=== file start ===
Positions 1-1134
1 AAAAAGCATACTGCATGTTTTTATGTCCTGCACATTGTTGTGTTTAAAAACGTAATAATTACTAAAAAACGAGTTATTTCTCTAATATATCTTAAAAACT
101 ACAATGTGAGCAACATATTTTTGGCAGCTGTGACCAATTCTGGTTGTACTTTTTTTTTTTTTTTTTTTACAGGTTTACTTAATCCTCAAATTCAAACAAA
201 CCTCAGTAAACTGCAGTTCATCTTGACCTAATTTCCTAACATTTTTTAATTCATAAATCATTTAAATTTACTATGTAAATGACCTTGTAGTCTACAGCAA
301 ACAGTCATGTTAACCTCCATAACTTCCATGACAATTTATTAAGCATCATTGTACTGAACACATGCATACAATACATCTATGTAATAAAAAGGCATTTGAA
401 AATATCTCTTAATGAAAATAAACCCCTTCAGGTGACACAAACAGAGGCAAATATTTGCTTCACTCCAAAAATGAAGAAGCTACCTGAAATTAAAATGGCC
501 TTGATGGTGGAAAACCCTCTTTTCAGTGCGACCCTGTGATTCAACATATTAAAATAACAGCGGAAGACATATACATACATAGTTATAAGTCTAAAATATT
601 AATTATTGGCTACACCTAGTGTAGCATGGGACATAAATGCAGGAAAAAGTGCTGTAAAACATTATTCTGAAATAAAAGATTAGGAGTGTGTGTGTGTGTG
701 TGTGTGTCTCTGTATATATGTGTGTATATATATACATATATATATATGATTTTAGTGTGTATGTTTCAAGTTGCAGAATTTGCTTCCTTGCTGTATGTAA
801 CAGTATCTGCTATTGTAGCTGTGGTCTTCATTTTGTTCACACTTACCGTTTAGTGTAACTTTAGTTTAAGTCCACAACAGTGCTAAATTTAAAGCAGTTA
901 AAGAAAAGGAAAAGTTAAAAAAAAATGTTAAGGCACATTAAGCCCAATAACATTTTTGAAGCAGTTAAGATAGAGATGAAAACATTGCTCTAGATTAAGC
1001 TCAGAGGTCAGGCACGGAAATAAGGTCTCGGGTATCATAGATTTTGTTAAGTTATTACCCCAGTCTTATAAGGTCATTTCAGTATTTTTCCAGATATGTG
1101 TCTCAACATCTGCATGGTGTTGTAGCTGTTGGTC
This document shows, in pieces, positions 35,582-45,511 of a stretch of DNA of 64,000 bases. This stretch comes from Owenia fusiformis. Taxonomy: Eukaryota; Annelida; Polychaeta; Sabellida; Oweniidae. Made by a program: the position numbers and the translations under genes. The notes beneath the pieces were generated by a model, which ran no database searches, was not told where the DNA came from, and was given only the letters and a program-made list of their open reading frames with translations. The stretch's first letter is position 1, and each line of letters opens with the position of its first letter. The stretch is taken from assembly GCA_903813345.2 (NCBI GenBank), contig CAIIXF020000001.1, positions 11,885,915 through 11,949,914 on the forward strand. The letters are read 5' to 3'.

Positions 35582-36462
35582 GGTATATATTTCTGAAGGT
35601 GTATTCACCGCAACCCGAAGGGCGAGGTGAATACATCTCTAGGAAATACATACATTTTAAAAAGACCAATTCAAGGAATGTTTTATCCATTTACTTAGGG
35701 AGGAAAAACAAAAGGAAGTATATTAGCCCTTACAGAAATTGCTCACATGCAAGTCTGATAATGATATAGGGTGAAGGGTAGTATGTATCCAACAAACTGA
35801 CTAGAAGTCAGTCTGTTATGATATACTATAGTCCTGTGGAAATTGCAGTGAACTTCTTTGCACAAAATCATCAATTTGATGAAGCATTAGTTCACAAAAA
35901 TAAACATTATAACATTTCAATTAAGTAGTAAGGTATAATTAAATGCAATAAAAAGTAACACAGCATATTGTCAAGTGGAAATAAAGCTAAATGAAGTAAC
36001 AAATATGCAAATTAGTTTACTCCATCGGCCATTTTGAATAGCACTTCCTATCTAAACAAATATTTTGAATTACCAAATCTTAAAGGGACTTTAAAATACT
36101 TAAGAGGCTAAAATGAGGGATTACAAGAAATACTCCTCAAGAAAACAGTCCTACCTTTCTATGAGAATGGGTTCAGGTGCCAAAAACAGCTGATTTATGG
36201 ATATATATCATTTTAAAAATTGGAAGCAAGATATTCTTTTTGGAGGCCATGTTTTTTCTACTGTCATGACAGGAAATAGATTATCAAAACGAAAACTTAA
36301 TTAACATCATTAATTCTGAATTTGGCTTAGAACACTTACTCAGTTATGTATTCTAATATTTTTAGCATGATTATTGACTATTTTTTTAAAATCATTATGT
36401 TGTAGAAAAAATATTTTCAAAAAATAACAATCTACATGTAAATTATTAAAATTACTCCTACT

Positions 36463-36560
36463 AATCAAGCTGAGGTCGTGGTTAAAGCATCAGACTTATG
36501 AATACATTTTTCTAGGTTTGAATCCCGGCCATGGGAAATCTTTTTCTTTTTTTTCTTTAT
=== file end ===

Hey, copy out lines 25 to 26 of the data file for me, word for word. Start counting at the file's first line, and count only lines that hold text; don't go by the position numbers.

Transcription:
36401 TGTAGAAAAAATATTTTCAAAAAATAACAATCTACATGTAAATTATTAAAATTACTCCTACT

Positions 36463-36560